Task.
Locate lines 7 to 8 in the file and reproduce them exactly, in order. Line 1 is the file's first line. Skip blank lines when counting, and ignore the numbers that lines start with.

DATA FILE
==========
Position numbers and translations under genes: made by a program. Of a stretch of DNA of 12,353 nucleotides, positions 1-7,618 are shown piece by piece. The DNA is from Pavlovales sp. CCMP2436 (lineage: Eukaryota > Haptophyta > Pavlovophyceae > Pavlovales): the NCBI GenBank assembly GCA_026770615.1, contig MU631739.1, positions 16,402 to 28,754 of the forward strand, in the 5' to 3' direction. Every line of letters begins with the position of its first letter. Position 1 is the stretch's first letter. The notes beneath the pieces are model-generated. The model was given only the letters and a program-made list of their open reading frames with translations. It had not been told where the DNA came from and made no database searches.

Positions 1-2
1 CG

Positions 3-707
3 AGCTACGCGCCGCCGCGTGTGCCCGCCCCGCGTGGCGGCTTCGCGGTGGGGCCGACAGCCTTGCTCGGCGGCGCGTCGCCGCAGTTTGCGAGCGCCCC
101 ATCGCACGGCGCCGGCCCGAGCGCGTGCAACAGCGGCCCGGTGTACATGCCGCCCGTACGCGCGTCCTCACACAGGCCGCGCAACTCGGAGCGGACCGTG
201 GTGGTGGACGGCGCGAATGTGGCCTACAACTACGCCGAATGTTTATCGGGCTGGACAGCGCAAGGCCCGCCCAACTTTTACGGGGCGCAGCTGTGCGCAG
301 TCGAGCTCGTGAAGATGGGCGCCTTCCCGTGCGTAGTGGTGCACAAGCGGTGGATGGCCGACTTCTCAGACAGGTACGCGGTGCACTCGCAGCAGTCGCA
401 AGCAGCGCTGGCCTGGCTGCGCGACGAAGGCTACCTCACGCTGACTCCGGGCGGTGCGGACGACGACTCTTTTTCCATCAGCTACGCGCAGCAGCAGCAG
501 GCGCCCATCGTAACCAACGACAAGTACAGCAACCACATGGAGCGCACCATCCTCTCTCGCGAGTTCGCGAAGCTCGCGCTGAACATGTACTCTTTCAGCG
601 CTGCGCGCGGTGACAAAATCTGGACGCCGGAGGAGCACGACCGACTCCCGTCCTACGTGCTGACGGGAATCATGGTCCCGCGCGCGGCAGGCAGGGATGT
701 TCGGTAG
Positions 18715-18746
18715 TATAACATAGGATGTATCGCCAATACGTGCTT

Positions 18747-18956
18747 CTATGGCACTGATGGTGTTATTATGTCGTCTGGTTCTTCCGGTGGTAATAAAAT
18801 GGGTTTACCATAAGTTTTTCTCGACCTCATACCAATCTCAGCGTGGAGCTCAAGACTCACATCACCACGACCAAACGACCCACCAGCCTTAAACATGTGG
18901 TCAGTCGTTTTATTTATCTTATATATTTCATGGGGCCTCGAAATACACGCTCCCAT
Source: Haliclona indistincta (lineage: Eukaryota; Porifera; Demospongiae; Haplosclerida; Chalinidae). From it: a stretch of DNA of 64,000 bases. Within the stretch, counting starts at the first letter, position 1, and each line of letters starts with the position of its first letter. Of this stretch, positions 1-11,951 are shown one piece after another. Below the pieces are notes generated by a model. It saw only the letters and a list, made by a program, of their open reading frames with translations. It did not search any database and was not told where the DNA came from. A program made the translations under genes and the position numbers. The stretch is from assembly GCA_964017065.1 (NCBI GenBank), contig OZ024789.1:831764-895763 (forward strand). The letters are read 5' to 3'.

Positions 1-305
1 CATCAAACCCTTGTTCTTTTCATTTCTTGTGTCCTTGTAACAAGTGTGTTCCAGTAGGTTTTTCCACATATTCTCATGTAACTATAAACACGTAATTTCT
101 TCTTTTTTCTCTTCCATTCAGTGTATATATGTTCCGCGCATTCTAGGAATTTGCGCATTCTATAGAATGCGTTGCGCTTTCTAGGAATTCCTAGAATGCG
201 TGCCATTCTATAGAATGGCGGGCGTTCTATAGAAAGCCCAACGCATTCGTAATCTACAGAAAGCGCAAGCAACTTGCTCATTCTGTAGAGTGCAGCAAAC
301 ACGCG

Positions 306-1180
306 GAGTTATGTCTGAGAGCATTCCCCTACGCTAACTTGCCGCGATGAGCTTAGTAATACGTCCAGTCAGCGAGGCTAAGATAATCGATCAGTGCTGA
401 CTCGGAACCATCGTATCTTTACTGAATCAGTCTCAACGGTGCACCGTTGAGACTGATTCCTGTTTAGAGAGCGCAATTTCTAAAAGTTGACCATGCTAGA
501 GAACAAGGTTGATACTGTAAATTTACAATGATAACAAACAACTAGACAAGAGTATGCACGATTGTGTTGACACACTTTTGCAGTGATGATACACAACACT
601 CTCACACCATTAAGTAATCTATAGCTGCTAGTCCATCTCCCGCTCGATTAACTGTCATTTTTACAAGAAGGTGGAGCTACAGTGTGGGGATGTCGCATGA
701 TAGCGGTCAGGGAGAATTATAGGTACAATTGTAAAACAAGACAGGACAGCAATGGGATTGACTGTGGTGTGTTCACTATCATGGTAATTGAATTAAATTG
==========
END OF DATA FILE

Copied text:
201 GTGGTGGACGGCGCGAATGTGGCCTACAACTACGCCGAATGTTTATCGGGCTGGACAGCGCAAGGCCCGCCCAACTTTTACGGGGCGCAGCTGTGCGCAG
301 TCGAGCTCGTGAAGATGGGCGCCTTCCCGTGCGTAGTGGTGCACAAGCGGTGGATGGCCGACTTCTCAGACAGGTACGCGGTGCACTCGCAGCAGTCGCA